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Drew Barrymore and ‘The Talk’ pause show returns as writers and actors remain on strike


By Alli Rosenbloom and Lisa Respers France, CNN

(CNN) — Drew Barrymore announced on Sunday that she will pause the premiere of her talk show after receiving backlash over her decision to resume production as more than 11,000 television and film writers remain on strike.

“I have listened to everyone, and I am making the decision to pause the show’s premiere until the strike is over,” Barrymore wrote in a statement posted to her verified Instagram page Sunday morning.

“I have no words to express my deepest apologies to anyone I have hurt and, of course, to our incredible team who works on the show and has made it what it is today. We really tried to find our way forward. And I truly hope for a resolution for the entire industry very soon,” she wrote.

A spokesperson for CBS, the home network of “The Drew Barrymore Show,” told CNN in a statement on Sunday, “We support Drew’s decision to pause the show’s return and understand how complex and difficult this process has been for her.”

Other daytime talk shows airing new episodes include “The View,” “Tamron Hall” and “Live with Kelly and Mark,” but CBS’ daytime talk show “The Talk” has also paused its return, another CBS spokesperson said in a statement Sunday.

“‘The Talk’ is pausing its season premiere scheduled for September 18. We will continue to evaluate plans for a new launch date,” the statement said.

Barrymore’s statement comes after a turbulent week for the actress and TV host, who faced criticism from the Writers Guild of America (WGA) after defending her decision to resume production without WGA writers amidst the ongoing dual strikes in Hollywood.

In a statement shared on Instagram earlier this month, Barrymore explained her position about bringing her show back. She referenced why she had previously chosen to “walk away” from hosting the MTV Movie and TV Awards in May, saying, “it had direct conflict with what the strike was dealing with, which was studios, streamers, film, and television.”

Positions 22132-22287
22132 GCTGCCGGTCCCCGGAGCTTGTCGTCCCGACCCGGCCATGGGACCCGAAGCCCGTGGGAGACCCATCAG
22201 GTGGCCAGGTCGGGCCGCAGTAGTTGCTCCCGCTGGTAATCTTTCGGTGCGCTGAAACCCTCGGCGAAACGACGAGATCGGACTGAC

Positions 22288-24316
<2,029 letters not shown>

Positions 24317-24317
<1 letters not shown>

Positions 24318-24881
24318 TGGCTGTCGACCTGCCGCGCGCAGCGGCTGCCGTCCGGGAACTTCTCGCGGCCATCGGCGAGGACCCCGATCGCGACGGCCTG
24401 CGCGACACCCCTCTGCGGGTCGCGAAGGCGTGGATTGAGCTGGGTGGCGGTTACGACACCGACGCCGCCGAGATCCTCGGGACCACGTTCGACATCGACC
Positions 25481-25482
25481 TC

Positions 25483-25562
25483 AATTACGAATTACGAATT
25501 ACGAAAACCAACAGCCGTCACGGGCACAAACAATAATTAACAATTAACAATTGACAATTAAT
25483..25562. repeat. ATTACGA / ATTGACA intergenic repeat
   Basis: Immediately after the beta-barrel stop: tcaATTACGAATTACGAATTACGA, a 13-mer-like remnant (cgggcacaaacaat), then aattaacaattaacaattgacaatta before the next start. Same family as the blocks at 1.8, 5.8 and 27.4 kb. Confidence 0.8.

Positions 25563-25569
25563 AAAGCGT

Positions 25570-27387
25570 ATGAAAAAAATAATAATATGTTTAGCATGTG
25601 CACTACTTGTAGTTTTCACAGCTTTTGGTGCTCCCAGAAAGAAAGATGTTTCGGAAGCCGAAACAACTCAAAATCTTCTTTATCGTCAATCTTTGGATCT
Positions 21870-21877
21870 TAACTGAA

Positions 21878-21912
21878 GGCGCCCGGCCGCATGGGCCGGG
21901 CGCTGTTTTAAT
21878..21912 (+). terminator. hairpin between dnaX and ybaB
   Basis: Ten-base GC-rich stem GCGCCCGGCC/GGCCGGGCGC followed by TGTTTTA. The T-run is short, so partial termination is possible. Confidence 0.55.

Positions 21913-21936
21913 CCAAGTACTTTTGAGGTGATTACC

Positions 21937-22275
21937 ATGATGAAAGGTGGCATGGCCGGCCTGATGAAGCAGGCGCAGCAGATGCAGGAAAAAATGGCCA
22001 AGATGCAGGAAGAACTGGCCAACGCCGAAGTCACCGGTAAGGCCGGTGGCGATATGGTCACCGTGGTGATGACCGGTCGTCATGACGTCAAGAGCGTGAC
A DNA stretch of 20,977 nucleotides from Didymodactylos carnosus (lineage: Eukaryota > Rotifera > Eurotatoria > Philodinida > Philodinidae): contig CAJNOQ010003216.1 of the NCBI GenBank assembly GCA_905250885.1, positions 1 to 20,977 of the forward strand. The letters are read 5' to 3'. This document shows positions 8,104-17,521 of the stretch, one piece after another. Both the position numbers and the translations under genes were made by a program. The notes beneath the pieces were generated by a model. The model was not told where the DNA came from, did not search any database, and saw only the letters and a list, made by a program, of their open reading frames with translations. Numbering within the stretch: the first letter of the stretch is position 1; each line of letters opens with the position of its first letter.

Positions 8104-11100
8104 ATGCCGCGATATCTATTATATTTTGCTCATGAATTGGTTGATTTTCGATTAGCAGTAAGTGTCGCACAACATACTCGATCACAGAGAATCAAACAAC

“To be clear, our talk show actually wrapped on April 20th so we never had to shut down the show,” she wrote in her statement. “However, I am also making the choice to come back for the first time in this strike for our show, that may have my name on it but this is bigger than just me.”

The statement did little to halt the backlash and the WGA East announced it would be picketing her New York-based daytime talk show.

“The @DrewBarrymoreTV Show is a WGA covered, struck show that is planning to return without its writers,” the guild posted on X, formerly known as Twitter, at the time. “The Guild has, and will continue to, picket struck shows that are in production during the strike. Any writing on ‘The Drew Barrymore Show’ is in violation of WGA strike rules.”

Days later, Barrymore released an emotional video in which she apologized “to writers” and “to unions,” and said she takes “full responsibility for my actions,” but the video was widely mocked on social media and later deleted.

“I know there’s just nothing I can do that will make this okay for those this is not okay with. I fully accept that,” she had said in the video, going on to call the situation “complex” and that it was never her intention “to upset or hurt anyone.”

“It’s not who I am,” she said, appearing to get emotional. “I’ve been through so many ups and downs in my life, and this is one of them.”

The WGA went on strike in May after its members were unable to negotiate a deal on a new contract with the studios and streamers. In July, SAG-AFTRA, the union representing 160,000 actors and performers, followed suit.

“The Drew Barrymore Show” was set to return on Monday.

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